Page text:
If you don’t want others to talk you down, don’t do the same to others. As the saying goes, “respect is reciprocal.” In other words, do unto others as you’d have them do to you.
How to build a solid relationship with family members
1. Spend quality time
As an adult, spending quality time with your spouse, children, and other family members cannot be downplayed if you want to build a solid relationship with them.
Thus, as a father or mother, you can create time to have talks with your partner and your children. Individually or in a group, as the situation demands. These interactions don’t always have to be highly serious and tense; humor can get introduced to conversations to keep everyone open and light-hearted.
2. Respect the individuality of people
Having no practical grasp of this is why many relationships with family members go sour. That’s because everybody in a family is unique, even though the same blood may be flowing through their veins.
And for this reason, you should relate with your children (if you have), siblings, and other family members differently.
3. Establish and maintain good rapport with all
Developing a good rapport with anyone has to be intentional. It requires commitment. And you want to do this to every member of your family.
Say, for instance, you’re a parent blessed with three beautiful children. The first is 7 years old, the second 5 years old, and the last is three years old.
Aside from having strong and positive communication with your spouse, you also should distribute your time with your three kids. You may engage the three of them in a group conversation, but being able to connect with them individually is paramount to building a great relationship with each of them.
4. Don’t dig up issues from the past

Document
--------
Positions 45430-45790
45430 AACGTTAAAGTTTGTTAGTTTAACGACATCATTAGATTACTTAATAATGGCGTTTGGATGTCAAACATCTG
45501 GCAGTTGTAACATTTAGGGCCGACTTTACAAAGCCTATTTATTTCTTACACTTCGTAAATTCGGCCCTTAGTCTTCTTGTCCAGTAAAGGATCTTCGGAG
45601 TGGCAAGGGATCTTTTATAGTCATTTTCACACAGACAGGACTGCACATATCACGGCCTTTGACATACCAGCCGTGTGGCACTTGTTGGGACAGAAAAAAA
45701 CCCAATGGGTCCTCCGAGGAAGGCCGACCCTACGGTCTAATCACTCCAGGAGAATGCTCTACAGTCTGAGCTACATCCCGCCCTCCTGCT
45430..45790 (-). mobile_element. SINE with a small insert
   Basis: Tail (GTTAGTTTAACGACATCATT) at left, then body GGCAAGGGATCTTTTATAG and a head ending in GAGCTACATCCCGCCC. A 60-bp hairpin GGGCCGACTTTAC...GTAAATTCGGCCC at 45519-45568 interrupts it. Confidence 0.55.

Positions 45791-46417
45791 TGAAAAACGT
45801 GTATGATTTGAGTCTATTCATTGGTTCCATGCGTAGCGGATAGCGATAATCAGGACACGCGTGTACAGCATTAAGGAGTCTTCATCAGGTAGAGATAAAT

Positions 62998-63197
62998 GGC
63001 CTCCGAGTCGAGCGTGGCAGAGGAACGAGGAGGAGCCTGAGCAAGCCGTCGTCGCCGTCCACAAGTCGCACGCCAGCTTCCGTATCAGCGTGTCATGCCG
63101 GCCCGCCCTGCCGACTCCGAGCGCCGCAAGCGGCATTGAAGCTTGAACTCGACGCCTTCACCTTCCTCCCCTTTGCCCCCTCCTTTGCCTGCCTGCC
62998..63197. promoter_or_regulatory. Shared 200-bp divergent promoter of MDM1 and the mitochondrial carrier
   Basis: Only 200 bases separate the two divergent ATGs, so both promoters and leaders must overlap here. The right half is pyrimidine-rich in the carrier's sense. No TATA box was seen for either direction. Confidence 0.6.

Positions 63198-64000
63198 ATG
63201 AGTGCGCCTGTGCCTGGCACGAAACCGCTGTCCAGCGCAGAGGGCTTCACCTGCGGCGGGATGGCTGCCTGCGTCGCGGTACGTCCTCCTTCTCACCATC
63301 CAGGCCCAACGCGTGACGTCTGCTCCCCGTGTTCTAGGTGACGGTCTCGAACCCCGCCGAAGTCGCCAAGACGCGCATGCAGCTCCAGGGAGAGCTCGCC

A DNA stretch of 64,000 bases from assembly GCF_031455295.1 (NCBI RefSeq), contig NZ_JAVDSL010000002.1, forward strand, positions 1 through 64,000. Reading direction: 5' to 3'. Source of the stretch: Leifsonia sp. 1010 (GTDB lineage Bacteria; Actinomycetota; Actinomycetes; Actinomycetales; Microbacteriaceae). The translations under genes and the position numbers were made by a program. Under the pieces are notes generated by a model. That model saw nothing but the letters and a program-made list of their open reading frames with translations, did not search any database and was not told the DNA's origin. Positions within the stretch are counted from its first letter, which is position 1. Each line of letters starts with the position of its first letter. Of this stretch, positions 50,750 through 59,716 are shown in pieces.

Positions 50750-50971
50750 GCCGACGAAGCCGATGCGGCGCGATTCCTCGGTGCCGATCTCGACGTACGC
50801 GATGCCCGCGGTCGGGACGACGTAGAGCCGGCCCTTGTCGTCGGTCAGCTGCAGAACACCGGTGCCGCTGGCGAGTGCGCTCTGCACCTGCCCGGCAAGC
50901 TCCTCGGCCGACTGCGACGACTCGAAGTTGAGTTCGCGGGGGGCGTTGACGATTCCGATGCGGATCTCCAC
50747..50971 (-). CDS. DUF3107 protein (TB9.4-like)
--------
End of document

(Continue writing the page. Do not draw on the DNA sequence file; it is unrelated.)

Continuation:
Many of us are guilty of this. We’re often swift to relive a mistake a family member made years back, two or three months (or even a couple of days ago), trying to connect it with a current situation.
While that may be logically right, it’s not the best thing to do if it doesn’t help resolve the issue on the table. Instead, it only heightens the tension and feeling of guilt in a person’s heart.
5. Foster team spirit
Team spirit is one of the core messages that your employer will never get tired of preaching. Neither should you be tired of that too in your family. Remember, charity begins at home.
You should, therefore, try to initiate the fun and purposeful activities into your daily or weekly routine, which can help stimulate and maintain togetherness between family members.
6. Imbibe the culture and practice of forgiveness.
While letting go may be somewhat hard, it’s a deep life lesson many have learned. Practice forgiveness doesn’t only bring peace within you; it helps build a solid relationship with family members. Especially with those who wronged you and are genuinely sorry about the pain they caused you.
7. Learn how to manage stress
The inability of many to manage stress at work without adversely affecting their relationships with family members has caused more damage than good.
But to build and maintain solid interpersonal relationships with family members, one needs a good level of emotional intelligence. To be able to control and be in charge of their emotions.
8. Lead by example
You’ll agree that the best way to teach someone something or a habit is to be able to model it first. Simply put, to be able to lead by example.
If you want to teach your children, spouse, or siblings how to show love, you should dish out love to them. And according to Gary Chapman in his book, “The Five Love Languages,” you can express love through these languages:
- Words of affirmation
- Acts of service
- Giving/receiving gifts
- Quality time, and
- Physical touch
Bonus tips for maintaining strong relationships with family members
- Practice empathy
- Learn and apply conflict resolution skills
- Accommodate people through the practice of forbearance
- Don’t expect too much from others
- Be self-aware and willing to own your mistakes. Apologize if the situation demands it.
- Know when to quit an argument
- Don’t be careless with jokes
Remember the saying, “home sweet home.” Your home will always be your home until you find a substitute, which rarely will happen. So choose to build solid ties with your family that last forever by applying the helpful tips in this post.